Preferred stock in the capital structure • Including preferred stock as a third source of capital can cause the analyst to add terms to the equations for FCFF and FCFE for the dividends paid on preferred stock and for the issuance or repurchase of preferred shares. • Instead of including those terms in all of the equations, we chose to leave preferred stock out since it exists only for a minority of corporations. For those companies that do have preferred stock, the effects of preferred stock can be incorporated with good judgment. For example, when we are calculating FCFF starting with Net income available to common, Preferred dividends paid would have to be added to the cash flows to obtain FCFF.
Preferred stock in the capital structure • When we are calculating FCFE starting with Net income available to common, if Preferred dividends were already subtracted when arriving at Net income available to common, no further adjustment for Preferred dividends is required. However, issuing (redeeming) preferred stock increases (decreases) the cash flow available to common stockholders, so this term would be added in. • In many respects, the existence of preferred stock in the capital structure has many of the same effects as the existence of debt, except that preferred stock dividends paid are not tax deductible unlike interest payments on debt.
Two-stage FCF models • FCF models are much more complex than DDMs because the analyst usually estimates sales, profitability, investments, financing costs, and new financing to find FCFF or FCFE. • In two-stage FCF models, the growth rate in the second stage is a long-run sustainable growth rate. For a declining industry, the second stage growth rate could be slightly below the GDP growth rate. For an industry that will grow in the future (relative to the overall economy), the second stage growth rate could still be slightly greater than the GDP growth rate.
Two-stage FCF models • The two most popular versions of the two-stage FCFF and FCFE models are: • the growth rate is constant (or given) in stage one, and then it drops to the long-run sustainable rate in stage two. • the growth rates are declining in stage one, reaching the sustainable rate at the beginning of stage two. This latter model is like the H model for dividend valuation.
Two-stage FCF models • The growth rates can be applied to different variables. The growth rate could be the growth rate for FCFF or FCFE, or the growth rate for income (such as net income), or the growth rate could be the growth rate for sales. If the growth rate were for net income, the changes in FCFF or FCFE would also depend on investments in operating assets and financing of these investments. When the growth rate in income declines, such as between stage one and stage two, investments in operating assets will probably decline at the same time. If the growth rate is for sales, changes in net profit margins as well as investments in operating assets and financing policies will determine FCFF and FCFE.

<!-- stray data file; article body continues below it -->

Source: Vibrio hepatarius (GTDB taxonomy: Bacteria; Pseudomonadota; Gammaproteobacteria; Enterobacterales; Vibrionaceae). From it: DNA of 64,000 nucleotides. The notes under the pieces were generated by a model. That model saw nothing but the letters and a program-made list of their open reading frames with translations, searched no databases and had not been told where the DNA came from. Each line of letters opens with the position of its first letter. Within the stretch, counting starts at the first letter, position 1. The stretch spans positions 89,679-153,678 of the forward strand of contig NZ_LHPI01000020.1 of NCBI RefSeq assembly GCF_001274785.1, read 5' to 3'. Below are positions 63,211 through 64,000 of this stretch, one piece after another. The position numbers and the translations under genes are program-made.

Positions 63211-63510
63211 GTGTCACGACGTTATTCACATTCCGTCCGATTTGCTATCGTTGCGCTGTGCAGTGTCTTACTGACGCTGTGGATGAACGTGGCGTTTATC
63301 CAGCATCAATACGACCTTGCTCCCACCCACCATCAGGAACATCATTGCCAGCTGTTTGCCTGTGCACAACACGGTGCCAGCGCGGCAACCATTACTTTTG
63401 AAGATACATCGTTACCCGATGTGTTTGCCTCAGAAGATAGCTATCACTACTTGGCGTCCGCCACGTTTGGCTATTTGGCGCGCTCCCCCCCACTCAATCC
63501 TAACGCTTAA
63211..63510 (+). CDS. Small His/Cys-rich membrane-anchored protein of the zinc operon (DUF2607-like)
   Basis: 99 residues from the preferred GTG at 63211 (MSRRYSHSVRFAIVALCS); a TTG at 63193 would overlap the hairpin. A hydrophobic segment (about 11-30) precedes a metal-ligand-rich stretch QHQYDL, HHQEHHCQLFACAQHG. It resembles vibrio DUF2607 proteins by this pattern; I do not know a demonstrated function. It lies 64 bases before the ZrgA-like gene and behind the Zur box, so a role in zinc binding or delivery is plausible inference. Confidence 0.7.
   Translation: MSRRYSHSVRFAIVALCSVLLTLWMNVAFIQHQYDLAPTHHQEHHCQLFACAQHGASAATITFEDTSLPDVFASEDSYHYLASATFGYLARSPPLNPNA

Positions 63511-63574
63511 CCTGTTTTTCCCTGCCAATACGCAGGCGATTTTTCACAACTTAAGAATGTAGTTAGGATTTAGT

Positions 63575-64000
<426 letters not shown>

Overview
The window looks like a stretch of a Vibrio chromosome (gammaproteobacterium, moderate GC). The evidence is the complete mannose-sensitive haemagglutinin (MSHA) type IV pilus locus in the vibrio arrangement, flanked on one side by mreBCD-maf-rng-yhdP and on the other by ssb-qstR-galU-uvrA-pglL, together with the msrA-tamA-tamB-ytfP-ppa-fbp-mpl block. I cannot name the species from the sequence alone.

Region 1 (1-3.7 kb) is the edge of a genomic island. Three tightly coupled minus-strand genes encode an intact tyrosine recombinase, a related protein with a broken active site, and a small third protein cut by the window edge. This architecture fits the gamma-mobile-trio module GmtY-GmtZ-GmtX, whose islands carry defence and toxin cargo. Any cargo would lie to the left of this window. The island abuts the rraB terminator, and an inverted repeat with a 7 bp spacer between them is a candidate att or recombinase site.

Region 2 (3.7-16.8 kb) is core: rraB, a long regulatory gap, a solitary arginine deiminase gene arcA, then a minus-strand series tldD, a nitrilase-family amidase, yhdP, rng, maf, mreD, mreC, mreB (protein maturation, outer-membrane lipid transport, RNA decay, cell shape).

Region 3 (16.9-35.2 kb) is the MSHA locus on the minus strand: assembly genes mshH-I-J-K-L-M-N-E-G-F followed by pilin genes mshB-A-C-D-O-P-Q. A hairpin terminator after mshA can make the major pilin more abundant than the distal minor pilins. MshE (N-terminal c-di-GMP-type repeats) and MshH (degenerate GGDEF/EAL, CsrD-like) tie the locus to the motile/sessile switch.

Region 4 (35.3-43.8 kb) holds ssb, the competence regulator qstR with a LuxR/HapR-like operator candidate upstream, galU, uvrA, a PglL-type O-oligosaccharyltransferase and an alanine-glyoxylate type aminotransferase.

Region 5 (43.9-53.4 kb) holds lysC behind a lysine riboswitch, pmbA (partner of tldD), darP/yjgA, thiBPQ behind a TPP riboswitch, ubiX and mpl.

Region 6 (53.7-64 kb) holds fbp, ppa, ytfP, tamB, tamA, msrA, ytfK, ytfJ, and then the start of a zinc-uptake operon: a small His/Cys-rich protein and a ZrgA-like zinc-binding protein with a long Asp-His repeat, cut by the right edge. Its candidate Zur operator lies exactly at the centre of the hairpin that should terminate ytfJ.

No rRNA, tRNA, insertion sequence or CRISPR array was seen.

Two-stage FCF models • A general expression for the two-stage FCFF valuation model is • The summation gives the present value of the first n years’ FCFF. The terminal value of the FCFF from year n+1 onward is FCFFn+1 / (WACC – g), which is discounted at the WACC for n periods. Subtracting the value of outstanding debt gives the value of equity. The value per share is then found by dividing the total value of equity by the number of outstanding shares.
Two-stage FCF models • The general expression for the two-stage FCFE valuation model is • The summation is the present value of the first n years’ FCFE, and the terminal value of FCFEn+1 / (r – g) is discounted at the required rate of return on equity for n years. The value per share is found by dividing the total value of equity by the number of outstanding shares.
Nonoperating assets and firm value • Analysts usually segregate operating and non-operating assets when they value a firm. • Many non-operating assets are financial assets that can be directly valued by observing their market prices. It is unnecessary to use a valuation model when the market value can be observed reliably. • Non-operating assets that are not contributing operating income to the firm could be sold. The liquidation value of these non-performing assets could then be added to the value of the performing assets.